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ARS Home » Southeast Area » Oxford, Mississippi » National Sedimentation Laboratory » Water Quality and Ecology Research » Research » Publications at this Location » Publication #87641


item Maul, Jonathan
item Cooper, Charles

Submitted to: Laboratory Publication
Publication Type: Other
Publication Acceptance Date: 12/19/1997
Publication Date: N/A
Citation: N/A

Interpretive Summary: Waterfowl life cycles are inseparable from agriculture in North America. In major waterfowl pathways, agriculture plays a key role in feeding and habitat considerations. Farmers benefit as conservationists, reapers of waterfowl harvest, and by receipt of hunting fees for use of their land. Overwintering habitat is crucial for waterfowl. In wintering areas there are several types of habitats available for waterfowl. Some of these include: forested wetlands, moist-soil impoundments, large bodies of water (ponds and reservoirs) and flooded agricultural fields. At one time, the Mississippi River floodplain consisted mainly of seasonally flooded bottomlands hardwood forests mingled with streams and oxbow lakes. Today, the landscape consists primarily of agricultural lands with diminished and scattered-forested wetlands. This study documented waterfowl use of agricultural fields which were flooded seasonally flooded by field scale water retention/water control devices (slotted riser pipes), specifically that agricultural fields can provide excellent habitat and management for multiple waterfowl which does not conflict with agricultural needs. This information is needed to help plan a multi-species waterfowl approach for the best use of the erosion/flood control devices. Landowners, Federal and state water resource managers, U.S. Fish and Wildlife personnel and private waterfowl organizations like Ducks Unlimited can use these study results.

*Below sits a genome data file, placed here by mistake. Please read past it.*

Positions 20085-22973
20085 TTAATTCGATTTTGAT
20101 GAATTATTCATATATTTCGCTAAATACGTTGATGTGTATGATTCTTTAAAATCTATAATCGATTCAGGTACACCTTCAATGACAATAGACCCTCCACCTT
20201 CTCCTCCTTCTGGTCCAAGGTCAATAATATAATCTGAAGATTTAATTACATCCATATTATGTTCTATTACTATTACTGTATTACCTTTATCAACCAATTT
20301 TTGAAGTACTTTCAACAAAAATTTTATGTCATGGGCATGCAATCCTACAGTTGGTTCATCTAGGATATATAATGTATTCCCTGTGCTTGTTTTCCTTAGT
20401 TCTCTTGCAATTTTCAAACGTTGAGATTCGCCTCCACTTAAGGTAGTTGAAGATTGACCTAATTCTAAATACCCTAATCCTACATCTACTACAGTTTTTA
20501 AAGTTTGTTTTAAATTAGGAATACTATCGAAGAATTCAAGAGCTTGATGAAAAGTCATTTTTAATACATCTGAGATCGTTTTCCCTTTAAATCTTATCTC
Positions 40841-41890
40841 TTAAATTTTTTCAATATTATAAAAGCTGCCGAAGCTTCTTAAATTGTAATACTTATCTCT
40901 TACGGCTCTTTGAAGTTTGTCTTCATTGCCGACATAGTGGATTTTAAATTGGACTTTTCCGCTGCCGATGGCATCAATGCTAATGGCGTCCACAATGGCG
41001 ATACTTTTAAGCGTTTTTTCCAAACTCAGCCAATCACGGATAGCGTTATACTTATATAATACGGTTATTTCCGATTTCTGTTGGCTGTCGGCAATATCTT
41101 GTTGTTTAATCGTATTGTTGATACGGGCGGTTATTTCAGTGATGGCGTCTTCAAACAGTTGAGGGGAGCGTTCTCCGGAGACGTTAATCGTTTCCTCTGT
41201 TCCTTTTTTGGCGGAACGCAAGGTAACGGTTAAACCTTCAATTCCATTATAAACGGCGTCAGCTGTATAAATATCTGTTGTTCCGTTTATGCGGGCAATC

Technical Abstract: Winter flooding of agricultural fields provides habitat for non-breeding waterfowl and benefits to landowners. We investigated the influence of two habitats, flooded agriculture and moist-soil wetlands, and season on time-activity budgets of non-breeding green-winged teal (Anas crecca), northern shoveler (Anas clypeata), mallard (Anas platyrhynchos) and gadwall (Anas strepera) in Mississippi. Gadwall and mallards spent less time (P<0.05) feeding and more time resting in flooded rice than moist-soil ands and Green-winged teal courted more frequently (P<0.05) in flooded rice than moist-soil wetlands. Several habitat by season interaction effects were detected suggesting that habitats were not only used differently, but that their role did not remain constant throughout the non-breeding period. Moreover, patterns of the interactions suggest species specific responses. Several environmental and social factors experienced by ducks in flooded rice also influenced activity budgets. Our results show that both of these habitats were used differently within species and between season, and management effort allocated to one habitat should not detract from the other. In addition, a multi-specie roach should be taken when managing flooded agriculture for waterfowl by providing both spatial and temporal variability.